Planning and Development Minister Ahsan Iqbal announced on Monday that the government had decided to close the National Flood Response and Coordination Centre (NFRCC) and a “new format” would be implemented to continue the reconstruction and rehabilitation efforts.
Speaking at a ceremony held at the National Flood Response Center in Islamabad, Iqbal said that the NFRCC was “created with a special aim” and would be now closing “after completing its mission”.
The minister said that the government will continue to combat the post-flood challenge “in a new format, with a new institutional setting, and will keep supervising and supporting the reconstruction and rehabilitation efforts —together with the provinces and related authorities”.
The NFRCC was created by Prime Minister Shehbaz Sharif in August to provide a proper institutional response to the calamity and comprised of federal ministers, representatives of armed forces, chief ministers and experts.
According to Shehbaz, its aim was to “serve as a bridge between disaster management authorities, donors, and government institutions”.
NFRCC collected the latest data on flood devastation and oversaw rescue and relief work.
Speaking to media persons today, Iqbal said: “The government has drafted a 4RF (Resilient, Recovery, Reconstruction, and Rehabilitation) strategy or framework — which we will present in the form of a conference in front of the international community — to make Pakistan climate-resilient.”
He recalled that the flood catastrophe this year had caused damages worth US$30 billion to the country which was “a loss equivalent to 10 per cent of the GDP (Gross Domestic Product) for an economy like ours”.
The minister added that Pakistan was among the countries most vulnerable to climate change and for this “we are also taking the help of the international community”.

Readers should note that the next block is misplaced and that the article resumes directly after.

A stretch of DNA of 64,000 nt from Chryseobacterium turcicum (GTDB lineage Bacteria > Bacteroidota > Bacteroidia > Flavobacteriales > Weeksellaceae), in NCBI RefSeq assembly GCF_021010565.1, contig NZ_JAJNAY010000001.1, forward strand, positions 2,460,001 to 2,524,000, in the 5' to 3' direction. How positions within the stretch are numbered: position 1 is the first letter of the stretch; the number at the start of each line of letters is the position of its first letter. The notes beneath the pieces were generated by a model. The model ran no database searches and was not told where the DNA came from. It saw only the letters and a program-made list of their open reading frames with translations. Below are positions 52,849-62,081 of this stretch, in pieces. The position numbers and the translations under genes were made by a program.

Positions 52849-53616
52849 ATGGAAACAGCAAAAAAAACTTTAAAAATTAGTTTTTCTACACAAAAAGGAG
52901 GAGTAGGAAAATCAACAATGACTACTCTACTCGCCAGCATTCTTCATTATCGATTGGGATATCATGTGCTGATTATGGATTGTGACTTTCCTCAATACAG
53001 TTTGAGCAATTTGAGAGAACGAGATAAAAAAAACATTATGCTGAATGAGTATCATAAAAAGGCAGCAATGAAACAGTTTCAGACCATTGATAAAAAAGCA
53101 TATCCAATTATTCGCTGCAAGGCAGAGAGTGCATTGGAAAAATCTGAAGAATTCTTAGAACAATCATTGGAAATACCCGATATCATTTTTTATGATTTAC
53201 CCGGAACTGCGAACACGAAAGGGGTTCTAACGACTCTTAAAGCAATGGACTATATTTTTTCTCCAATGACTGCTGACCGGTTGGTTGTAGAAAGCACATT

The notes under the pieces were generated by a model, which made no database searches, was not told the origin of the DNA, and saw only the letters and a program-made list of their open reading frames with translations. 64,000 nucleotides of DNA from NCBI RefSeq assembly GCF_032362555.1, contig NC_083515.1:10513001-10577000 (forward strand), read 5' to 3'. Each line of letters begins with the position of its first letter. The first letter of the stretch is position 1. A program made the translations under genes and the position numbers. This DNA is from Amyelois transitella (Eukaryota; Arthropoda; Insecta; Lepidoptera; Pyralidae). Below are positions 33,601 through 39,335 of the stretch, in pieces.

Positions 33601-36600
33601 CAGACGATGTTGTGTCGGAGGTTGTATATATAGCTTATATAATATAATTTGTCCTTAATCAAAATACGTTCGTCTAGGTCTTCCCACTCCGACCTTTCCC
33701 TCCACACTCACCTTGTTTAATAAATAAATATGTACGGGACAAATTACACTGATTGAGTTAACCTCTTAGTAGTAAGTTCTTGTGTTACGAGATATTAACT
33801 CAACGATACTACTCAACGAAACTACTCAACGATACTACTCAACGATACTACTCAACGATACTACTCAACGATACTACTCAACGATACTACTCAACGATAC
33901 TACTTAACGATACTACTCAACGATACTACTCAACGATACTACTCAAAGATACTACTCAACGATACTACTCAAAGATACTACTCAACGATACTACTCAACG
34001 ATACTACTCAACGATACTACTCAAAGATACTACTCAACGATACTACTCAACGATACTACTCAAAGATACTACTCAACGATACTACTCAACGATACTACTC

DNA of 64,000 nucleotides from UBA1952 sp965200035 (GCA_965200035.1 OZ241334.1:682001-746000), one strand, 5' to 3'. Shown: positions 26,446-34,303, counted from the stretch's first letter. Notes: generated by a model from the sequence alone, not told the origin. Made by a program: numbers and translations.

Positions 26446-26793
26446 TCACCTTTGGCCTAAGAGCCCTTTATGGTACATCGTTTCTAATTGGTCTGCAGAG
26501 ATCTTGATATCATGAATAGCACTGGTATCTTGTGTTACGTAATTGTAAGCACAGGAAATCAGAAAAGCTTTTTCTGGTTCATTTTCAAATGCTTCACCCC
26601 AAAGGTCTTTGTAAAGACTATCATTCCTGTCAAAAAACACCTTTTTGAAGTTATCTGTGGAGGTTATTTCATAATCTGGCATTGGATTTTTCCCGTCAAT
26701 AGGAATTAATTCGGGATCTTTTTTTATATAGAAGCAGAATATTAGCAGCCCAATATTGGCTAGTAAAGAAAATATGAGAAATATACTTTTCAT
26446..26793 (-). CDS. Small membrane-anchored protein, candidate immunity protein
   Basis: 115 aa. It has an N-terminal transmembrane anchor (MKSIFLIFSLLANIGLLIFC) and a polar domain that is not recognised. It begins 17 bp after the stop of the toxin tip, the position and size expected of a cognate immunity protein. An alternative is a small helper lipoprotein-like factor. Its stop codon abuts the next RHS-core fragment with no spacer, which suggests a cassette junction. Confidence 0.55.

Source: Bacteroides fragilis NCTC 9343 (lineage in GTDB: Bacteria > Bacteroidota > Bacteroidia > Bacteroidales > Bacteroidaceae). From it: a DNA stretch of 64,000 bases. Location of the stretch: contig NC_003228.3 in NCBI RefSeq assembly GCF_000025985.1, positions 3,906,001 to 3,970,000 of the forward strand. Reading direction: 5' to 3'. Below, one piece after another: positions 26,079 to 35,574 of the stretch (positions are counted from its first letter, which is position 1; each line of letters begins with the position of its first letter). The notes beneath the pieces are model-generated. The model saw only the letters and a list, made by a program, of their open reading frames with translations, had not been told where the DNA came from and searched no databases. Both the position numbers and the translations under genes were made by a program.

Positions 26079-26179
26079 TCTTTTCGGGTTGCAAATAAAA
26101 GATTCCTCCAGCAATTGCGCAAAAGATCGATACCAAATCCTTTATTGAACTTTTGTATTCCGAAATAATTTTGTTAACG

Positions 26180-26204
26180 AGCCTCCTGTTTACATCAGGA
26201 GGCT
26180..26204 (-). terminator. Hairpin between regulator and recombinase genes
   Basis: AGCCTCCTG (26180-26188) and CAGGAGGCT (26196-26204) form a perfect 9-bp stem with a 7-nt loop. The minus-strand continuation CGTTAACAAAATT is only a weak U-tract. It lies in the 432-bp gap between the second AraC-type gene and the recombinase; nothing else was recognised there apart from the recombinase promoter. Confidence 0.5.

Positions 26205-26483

Talking about the COP27 climate conference, Iqbal said that the acknowledgment of the damage and loss terms on an international level was a huge success.
He lauded the prime minister, Foreign Minister Bilawal Bhutto, and Climate Change Minister Sherry Rehman for “presenting the case on an international level in front of the leaders”.
He also thanked the national coordinator of the NFRCC, his team, officers, the Army, the Air Force, the Navy, and the federal government for putting in their efforts to fulfill the tasks.
The minister further urged the people of Pakistan to “play their role” and help provide aid to the flood-affected people who are in dire need of resources amidst winter.
“If you can put on a warm blanket on someone; if you can assist someone in constructing a roof, this is a very huge responsibility of yours that we all have to fulfill together,” Iqbal said.
He reiterated that the federal and provincial governments were “trying their best” and also “taking help from international organisations” but the time to recover from the impacts of the floods could only be reduced if the “people of Pakistan play their role”.